Start by matching up one long side of the back neckline with one long side of the lace, right sides together, lace on top.  

Sew from the top, with 1/4" seams, until you get 1/4" away from the short edge of the lace. With the needle down, lift the pressure foot and shift the layers to match up the short edges. Pin and resume sewing. Repeat with final long edge. You will need to clip the corners for the seams to lie flat. Press out from the lace. Check to be sure everything look right and smooth, then go back and zigzag the edges of your seams.

Now match the the sides and sleeves, right sides together, front to back. Sew with a 1/4" seam, start from the cuff end for each side. After you have check that everything is right, go back and zigzag the edges.

Now match up the shoulder seams starting at the cuff ends. The front neckline will extend slightly past the back neckline. DO NOT sew on the lace here. Double check your seam then zigzag the edges.

Next you need to make strips for the bow tie collar and some bias tape. 

Here is a great tutorial with 3 different ways to make bias tape. Make about 2' of 1" tape (it will be more than you need, but that will vary with how you made your neckline).

The strip for the collar is approx. 4" x 90" (again, more than you will need, but we'll trim it later.). Cut two 4" x 45" from the uncut end of your fabric and sew two short ends together. Press seam open. Fold right sides together down the long way. Sew with a 1/4" seam to make one long tube, open at each end. Turn inside out and press.   

For the front neckline, turn your blouse right side out. With right sides together, open one side of the bias tape and pin to one side of the "V". sew down the crease to 1/4" past the other side of the "V". Trim tape with some excess. Fold edge of tape back down. Now repeat on the other side.        

Turn inside out again. Fold the tape over the edge and press. You can now trip the ends of the tape to 1/4". Top stitch in place.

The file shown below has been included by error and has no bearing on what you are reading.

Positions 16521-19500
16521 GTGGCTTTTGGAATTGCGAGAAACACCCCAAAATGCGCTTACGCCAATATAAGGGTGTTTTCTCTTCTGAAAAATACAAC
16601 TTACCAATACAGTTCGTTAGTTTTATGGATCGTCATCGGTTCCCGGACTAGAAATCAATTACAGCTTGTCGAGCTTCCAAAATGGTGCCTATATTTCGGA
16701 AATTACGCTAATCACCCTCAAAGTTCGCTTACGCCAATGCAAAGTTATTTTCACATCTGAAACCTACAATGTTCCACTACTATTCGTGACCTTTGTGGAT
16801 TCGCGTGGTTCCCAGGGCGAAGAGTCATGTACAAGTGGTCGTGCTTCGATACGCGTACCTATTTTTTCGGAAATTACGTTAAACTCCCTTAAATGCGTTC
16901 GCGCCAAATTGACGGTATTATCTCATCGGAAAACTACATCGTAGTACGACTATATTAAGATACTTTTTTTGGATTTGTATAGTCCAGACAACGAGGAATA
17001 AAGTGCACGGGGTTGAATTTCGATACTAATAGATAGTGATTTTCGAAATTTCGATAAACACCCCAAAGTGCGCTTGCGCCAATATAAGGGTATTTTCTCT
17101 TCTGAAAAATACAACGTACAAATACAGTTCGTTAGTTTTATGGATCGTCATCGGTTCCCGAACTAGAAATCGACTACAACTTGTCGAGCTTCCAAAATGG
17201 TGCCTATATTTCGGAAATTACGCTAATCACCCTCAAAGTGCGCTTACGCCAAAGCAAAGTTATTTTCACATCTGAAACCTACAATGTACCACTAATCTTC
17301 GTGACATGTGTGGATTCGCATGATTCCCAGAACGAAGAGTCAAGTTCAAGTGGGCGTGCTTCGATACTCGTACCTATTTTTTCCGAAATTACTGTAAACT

Match the middle, top of the lace to the middle of the collar (the seam), and pin. If your lace has a nice finished edge like this you can pin the collar on the inside like shown.     

Be sure your seam here extends about 1/2 inch into the front neckline as well.  

Next is to add some shaping to the body. Elastic thread is fairly new to me, but I'm finding it's a really easy and attractive way to add stretchable shaping. Some tutorials I found helpful are here and here.

Try on your blouse and see where you need to bring it in and how much. I wanted two gathers in the front and one in the back. And I found I needed to bring in 4" in each of the three gathers. So I drew 4 lines 8" long, 1/2" apart in each gathering spot on the outside.

If it doesn't pull in quite as much as you wanted, you can always just pull some slack out of the elastic threads and tie them off.

 Try on your blouse again and decide where you want  your sleeves to end. Mark the length on both sleeves and trim with 2" extra for hem.                 

Check the length of the bow tie and trim to where ever you like. Fold the edges in 1/4" and top stitch shut.